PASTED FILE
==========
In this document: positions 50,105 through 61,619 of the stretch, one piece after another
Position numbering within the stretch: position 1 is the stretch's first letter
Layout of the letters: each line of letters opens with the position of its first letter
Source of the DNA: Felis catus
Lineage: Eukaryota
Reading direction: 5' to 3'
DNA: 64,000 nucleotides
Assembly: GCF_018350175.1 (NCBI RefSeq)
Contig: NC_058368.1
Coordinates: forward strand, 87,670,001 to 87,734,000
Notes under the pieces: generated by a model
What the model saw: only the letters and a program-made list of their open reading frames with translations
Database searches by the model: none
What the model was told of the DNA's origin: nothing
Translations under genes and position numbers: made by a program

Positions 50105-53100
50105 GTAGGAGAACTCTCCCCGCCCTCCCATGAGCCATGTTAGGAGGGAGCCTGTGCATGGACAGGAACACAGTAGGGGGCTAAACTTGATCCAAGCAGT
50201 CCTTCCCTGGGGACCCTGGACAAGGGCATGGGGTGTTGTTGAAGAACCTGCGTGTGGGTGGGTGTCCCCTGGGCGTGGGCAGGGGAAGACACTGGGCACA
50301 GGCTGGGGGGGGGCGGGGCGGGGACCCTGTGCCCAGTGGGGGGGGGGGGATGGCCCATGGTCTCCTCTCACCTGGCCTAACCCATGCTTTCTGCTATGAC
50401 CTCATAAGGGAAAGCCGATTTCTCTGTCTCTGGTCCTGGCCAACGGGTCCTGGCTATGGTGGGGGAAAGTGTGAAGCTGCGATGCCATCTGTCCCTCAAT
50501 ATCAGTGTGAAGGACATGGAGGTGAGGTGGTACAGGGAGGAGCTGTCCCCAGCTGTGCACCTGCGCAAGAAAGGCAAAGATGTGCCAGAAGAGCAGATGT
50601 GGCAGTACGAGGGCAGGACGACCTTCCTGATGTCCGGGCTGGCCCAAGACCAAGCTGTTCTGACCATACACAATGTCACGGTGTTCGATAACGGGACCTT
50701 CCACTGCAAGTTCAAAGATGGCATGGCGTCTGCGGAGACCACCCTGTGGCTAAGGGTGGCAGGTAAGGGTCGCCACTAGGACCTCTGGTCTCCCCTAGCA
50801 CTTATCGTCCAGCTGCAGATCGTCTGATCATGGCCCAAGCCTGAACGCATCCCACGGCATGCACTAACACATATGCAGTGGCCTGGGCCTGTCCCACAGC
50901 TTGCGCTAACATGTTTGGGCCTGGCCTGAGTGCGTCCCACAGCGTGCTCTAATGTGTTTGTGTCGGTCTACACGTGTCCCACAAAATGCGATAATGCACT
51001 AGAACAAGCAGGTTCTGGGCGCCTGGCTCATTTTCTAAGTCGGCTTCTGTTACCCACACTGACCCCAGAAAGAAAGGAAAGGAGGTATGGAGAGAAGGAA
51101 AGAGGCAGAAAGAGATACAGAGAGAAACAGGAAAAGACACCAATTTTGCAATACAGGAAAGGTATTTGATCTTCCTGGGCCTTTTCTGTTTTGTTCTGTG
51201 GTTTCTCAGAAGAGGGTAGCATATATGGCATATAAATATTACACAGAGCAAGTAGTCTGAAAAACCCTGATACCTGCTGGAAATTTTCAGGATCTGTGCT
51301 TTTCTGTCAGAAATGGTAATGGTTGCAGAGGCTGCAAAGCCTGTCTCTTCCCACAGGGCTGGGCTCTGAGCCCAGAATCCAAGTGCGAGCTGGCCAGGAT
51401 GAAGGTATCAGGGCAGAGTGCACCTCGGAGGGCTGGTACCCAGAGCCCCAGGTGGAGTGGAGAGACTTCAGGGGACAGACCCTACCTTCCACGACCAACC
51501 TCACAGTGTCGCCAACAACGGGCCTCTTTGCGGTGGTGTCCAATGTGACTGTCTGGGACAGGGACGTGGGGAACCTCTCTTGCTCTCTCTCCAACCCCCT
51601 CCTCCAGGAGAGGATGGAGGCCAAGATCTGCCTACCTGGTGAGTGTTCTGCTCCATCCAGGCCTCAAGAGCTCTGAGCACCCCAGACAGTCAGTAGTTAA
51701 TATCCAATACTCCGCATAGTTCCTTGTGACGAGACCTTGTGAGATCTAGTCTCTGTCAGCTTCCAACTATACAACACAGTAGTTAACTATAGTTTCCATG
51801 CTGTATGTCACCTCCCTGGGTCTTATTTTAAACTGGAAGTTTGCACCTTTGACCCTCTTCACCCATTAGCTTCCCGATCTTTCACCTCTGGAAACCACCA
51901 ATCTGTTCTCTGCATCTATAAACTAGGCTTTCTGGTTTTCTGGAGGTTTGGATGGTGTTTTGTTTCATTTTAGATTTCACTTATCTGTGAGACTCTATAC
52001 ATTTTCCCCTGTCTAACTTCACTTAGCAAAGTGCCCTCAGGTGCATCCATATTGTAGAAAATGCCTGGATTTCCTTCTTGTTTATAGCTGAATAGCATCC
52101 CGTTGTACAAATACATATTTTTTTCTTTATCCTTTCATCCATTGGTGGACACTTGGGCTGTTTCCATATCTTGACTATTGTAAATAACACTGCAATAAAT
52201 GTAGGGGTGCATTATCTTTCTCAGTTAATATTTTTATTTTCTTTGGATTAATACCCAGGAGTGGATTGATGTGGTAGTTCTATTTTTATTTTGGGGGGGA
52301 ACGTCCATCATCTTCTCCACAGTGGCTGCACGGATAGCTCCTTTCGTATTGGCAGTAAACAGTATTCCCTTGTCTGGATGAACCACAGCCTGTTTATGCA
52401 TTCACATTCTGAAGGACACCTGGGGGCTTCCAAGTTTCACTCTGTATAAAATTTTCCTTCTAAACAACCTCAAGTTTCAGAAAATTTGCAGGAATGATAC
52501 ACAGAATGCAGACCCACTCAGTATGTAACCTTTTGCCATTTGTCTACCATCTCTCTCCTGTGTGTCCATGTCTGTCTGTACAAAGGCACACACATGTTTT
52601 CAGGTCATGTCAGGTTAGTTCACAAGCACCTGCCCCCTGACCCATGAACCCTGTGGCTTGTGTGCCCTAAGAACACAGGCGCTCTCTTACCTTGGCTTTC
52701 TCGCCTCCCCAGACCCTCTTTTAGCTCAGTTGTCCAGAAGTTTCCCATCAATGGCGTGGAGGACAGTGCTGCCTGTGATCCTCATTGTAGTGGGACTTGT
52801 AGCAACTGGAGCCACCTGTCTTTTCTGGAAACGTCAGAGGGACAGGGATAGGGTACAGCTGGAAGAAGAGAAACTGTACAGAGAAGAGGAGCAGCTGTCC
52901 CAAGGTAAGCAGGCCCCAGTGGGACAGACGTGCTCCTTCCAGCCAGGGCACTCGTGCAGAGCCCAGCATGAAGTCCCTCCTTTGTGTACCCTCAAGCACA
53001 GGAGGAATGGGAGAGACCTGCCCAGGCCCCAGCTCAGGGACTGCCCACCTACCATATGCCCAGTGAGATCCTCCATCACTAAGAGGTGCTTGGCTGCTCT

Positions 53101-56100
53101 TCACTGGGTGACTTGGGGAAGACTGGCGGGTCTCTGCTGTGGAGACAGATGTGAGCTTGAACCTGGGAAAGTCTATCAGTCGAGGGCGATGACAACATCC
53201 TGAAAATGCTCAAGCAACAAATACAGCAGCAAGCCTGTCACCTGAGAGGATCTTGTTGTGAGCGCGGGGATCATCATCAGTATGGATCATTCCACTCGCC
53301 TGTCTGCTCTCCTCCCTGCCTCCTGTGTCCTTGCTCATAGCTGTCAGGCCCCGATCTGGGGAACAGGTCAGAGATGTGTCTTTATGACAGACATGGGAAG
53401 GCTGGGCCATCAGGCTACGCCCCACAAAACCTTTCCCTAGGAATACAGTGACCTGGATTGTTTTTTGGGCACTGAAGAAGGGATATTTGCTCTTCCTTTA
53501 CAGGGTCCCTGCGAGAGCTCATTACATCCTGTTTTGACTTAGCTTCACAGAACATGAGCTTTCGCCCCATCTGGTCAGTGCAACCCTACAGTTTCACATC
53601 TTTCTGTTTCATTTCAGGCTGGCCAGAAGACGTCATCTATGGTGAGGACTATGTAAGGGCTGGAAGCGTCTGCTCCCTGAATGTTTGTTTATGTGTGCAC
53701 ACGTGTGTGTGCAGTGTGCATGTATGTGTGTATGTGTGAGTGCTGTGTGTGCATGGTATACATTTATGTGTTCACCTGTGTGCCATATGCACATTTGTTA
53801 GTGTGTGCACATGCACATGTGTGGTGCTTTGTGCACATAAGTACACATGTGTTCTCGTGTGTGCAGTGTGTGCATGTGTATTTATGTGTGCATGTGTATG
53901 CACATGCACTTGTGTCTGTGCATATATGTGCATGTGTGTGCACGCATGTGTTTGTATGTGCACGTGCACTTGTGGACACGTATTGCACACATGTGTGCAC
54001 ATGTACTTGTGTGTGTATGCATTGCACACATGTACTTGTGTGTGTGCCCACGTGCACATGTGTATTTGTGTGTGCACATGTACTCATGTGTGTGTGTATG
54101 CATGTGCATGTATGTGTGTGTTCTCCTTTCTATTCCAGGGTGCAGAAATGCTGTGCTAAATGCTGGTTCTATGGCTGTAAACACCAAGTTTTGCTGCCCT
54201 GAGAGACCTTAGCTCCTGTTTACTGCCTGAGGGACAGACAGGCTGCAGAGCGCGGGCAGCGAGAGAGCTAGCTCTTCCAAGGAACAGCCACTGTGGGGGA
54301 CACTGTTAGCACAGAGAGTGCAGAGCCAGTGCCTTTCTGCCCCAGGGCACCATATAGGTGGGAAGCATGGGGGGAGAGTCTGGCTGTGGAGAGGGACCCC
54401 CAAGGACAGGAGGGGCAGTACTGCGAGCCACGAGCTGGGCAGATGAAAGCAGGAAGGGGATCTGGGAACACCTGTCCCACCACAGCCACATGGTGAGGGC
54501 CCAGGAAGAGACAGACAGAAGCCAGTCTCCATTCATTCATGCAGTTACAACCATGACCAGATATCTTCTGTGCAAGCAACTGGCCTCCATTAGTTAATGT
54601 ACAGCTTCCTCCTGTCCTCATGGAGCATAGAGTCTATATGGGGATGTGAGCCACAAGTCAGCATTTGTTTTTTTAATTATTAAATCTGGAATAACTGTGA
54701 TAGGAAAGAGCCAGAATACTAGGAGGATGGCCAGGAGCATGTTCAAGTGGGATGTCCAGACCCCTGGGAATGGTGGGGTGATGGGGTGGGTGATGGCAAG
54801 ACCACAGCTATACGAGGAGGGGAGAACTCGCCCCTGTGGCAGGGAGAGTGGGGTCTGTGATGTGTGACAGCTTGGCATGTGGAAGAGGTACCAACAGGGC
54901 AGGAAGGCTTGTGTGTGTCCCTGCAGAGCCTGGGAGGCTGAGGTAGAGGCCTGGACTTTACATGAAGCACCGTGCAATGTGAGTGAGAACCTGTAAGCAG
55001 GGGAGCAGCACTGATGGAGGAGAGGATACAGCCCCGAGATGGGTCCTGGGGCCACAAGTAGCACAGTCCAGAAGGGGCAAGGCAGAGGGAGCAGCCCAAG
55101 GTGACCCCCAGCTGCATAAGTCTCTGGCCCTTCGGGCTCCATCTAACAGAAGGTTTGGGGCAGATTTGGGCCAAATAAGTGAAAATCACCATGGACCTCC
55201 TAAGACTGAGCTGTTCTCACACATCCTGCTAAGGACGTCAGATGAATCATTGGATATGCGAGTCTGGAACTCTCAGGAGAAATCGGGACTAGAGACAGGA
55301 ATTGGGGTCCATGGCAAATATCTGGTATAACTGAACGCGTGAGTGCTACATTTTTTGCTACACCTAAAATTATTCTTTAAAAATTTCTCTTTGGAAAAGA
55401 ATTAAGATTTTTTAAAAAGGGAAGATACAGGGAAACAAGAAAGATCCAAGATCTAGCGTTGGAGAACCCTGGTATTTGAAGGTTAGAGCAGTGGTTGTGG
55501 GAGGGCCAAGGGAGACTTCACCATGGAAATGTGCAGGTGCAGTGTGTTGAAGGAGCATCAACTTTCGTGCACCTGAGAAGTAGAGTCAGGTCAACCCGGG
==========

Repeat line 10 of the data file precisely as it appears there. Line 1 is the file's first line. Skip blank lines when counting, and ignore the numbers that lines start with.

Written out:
Coordinates: forward strand, 87,670,001 to 87,734,000